29% of departing directors admit stealing data - survey
Clearing your desktop
Almost a third of company directors surveyed have admitted to stealing corporate information, with memory sticks making theft easier than ever.
In a survey of 1,385 business people, 29 per cent of company directors admitting to stealing confidential corporate information when they left a company. The survey, conducted by polling company YouGov on behalf of software firm Hummingbird, found that 24 per cent of the thefts involved using memory sticks or MP3 players to move data and 18 per cent used email.
The information was revealed as part of Hummingbird's Information Management Survey, which assesses the way in which firms are coping with increases in information sources.
"There is an exponential increase in communications technologies in the workplace and it is harder and harder for organisations to control information access and to protect the confidentiality of vital data," said Tony Heywood a senior vice president of Hummingbird.
"Businesses should stop relying on the moral code of the individual employee to ensure information capital is protected and implement the appropriate enabling information management systems to control information flow."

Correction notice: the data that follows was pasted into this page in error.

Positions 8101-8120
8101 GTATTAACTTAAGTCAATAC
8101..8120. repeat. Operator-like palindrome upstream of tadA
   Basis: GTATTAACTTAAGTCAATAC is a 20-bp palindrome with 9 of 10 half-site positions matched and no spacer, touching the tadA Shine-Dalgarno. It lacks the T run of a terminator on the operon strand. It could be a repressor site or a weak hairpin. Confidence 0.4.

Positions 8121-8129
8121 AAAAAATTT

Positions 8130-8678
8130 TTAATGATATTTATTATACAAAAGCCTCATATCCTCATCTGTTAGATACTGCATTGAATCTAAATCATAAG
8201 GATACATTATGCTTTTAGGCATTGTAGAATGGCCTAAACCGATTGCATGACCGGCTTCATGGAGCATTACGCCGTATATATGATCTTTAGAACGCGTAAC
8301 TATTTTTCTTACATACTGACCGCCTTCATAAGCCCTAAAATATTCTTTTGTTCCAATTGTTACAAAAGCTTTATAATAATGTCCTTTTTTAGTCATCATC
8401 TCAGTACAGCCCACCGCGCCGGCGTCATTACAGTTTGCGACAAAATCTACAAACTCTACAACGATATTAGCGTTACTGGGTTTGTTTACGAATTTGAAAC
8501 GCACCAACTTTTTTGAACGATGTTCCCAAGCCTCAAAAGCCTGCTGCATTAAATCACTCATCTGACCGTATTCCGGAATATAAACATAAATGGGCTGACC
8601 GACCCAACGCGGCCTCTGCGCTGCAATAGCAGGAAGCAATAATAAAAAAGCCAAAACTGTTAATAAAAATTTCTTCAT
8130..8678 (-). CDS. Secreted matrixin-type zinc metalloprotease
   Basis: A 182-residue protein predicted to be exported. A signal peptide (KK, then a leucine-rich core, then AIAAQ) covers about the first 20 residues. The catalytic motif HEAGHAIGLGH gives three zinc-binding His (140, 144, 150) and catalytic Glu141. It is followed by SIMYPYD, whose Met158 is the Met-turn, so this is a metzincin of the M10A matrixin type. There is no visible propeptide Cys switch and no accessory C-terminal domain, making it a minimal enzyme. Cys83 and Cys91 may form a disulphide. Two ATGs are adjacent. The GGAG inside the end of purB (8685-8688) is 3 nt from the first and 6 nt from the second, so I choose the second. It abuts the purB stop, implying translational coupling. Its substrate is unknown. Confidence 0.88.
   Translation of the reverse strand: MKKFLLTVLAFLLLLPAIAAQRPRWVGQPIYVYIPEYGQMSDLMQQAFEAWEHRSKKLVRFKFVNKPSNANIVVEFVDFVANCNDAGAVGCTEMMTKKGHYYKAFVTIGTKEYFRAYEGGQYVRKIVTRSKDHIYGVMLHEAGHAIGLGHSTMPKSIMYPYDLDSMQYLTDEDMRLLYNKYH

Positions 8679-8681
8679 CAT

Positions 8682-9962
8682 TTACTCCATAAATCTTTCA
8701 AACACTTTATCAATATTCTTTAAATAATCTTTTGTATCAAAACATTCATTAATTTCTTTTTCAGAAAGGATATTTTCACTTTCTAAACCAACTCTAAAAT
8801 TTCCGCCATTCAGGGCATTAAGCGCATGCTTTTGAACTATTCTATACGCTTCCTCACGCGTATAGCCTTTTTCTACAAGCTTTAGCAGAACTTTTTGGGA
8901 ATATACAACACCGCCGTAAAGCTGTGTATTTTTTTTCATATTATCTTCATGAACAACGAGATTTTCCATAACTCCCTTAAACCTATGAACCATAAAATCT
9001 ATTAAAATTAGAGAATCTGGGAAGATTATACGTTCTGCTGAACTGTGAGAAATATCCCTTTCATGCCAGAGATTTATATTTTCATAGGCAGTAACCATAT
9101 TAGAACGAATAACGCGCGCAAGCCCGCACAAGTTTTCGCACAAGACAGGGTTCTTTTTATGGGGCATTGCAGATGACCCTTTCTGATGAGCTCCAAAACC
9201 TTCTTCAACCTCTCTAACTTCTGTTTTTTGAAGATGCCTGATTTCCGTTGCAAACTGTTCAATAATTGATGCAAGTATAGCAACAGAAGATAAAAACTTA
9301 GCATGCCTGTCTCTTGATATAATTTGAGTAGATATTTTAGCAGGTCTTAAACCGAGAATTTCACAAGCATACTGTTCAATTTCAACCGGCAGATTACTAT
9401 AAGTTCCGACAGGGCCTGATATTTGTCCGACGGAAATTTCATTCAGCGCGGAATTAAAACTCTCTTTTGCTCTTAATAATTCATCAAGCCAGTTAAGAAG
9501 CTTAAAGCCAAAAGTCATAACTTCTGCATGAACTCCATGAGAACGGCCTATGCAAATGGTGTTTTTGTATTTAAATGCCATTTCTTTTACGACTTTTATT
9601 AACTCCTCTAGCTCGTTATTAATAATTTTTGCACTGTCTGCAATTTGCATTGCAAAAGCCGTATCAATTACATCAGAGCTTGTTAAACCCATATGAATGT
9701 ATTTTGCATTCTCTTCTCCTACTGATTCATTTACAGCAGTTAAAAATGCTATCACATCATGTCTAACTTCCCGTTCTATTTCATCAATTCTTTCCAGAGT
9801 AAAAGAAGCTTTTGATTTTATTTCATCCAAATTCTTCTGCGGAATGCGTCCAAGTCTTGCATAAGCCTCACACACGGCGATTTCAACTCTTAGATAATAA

"While the majority of employment contracts have a clause forbidding the unauthorised removal of information, it is incredibly difficult to track and monitor given the explosion in volume of information dealt with on a daily basis," said Heywood.
The most likely material to be stolen is relatively low risk. Employees are most likely to steal training documentation and procedure manuals, but 18 per cent of those who steal will take financial figures and 14 per cent will take client reports. "Organisations have to be aware of their growing vulnerability to corporate espionage and do something about it," said Heywood.
The survey also found that 28 per cent of employees say that they waste 20 per cent of the time they spend on email. Searching through emails, looking for attachments and documents and dealing with email overload eats up one fifth of their email time, the employees told the survey.
"The results call into question the reality of the so-called knowledge economy," said a statement from Hummingbird. "Productivity levels seem to be plummeting due to the sheer amount of information that employees are dealing with."
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